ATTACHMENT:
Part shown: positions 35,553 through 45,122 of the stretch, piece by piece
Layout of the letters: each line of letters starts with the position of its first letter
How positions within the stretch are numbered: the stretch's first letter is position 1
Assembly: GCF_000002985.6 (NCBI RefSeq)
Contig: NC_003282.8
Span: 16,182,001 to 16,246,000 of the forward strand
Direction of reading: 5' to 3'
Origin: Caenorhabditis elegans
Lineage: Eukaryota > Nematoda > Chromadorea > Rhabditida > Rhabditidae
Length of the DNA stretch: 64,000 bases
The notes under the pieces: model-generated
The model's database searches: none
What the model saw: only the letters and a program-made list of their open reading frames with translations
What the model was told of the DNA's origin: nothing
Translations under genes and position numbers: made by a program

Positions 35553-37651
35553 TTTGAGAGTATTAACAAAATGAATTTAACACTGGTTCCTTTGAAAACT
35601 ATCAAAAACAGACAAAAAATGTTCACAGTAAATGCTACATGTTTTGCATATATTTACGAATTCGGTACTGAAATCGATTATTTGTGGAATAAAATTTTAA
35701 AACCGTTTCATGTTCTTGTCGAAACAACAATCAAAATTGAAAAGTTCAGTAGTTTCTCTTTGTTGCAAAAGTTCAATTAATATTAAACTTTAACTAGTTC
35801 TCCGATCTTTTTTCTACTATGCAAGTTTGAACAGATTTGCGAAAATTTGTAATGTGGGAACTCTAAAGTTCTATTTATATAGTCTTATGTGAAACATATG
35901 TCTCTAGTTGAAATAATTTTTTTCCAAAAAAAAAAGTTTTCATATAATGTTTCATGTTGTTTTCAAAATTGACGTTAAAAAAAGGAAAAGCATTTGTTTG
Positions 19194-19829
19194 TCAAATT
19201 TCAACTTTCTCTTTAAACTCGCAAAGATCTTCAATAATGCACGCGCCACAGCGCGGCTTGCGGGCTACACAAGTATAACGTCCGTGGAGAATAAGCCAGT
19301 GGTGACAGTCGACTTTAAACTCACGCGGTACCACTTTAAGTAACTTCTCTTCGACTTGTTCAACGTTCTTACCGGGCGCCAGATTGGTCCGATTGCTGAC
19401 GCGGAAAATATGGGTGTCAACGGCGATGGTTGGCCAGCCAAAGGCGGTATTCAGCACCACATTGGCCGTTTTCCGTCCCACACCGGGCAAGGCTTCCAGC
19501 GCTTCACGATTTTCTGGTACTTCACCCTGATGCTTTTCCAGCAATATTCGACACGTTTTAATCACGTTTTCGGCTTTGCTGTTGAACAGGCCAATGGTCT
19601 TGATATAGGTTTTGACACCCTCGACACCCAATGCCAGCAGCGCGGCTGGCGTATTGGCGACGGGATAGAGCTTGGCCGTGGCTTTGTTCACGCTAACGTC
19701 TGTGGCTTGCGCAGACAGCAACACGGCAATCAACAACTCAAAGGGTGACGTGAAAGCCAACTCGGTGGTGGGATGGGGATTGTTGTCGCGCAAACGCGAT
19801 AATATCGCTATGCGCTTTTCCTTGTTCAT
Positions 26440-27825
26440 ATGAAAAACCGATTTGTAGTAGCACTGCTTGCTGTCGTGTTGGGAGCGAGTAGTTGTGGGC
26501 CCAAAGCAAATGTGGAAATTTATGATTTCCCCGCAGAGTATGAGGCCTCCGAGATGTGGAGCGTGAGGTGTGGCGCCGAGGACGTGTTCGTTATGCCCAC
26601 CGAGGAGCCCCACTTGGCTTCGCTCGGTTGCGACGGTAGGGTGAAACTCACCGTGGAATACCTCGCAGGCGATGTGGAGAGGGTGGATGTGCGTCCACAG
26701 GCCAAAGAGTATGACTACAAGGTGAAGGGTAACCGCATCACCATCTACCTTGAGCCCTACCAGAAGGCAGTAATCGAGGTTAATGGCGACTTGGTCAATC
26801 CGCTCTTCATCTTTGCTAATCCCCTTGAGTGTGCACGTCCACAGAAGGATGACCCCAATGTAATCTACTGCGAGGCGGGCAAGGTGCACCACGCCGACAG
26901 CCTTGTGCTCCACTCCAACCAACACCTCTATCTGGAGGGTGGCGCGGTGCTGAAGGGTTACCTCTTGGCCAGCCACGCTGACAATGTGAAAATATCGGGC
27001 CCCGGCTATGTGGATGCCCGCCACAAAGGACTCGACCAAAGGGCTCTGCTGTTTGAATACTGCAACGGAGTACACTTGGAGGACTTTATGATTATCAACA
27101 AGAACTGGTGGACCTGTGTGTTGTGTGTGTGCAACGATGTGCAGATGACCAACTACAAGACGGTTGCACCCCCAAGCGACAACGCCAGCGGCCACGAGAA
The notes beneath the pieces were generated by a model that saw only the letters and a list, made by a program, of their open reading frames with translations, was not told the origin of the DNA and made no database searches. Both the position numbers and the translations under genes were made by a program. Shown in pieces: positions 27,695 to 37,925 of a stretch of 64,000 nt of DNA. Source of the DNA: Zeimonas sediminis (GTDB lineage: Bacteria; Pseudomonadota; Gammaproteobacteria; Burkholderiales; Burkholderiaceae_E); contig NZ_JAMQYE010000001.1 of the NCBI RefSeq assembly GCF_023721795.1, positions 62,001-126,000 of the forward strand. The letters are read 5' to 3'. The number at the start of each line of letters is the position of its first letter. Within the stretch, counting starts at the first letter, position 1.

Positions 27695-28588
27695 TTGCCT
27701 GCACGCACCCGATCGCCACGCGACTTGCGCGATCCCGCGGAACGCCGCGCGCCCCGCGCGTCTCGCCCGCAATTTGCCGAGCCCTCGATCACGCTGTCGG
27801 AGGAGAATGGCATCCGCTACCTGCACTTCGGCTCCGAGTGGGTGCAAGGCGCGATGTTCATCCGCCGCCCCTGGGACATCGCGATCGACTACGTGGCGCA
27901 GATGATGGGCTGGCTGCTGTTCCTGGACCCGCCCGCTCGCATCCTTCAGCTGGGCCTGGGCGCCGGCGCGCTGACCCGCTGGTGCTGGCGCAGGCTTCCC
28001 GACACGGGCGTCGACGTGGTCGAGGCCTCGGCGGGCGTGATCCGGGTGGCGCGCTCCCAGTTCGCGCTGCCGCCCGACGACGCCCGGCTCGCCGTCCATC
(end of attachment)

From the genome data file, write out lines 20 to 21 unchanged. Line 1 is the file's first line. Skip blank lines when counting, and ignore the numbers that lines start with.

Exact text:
35801 TCCGATCTTTTTTCTACTATGCAAGTTTGAACAGATTTGCGAAAATTTGTAATGTGGGAACTCTAAAGTTCTATTTATATAGTCTTATGTGAAACATATG
35901 TCTCTAGTTGAAATAATTTTTTTCCAAAAAAAAAAGTTTTCATATAATGTTTCATGTTGTTTTCAAAATTGACGTTAAAAAAAGGAAAAGCATTTGTTTG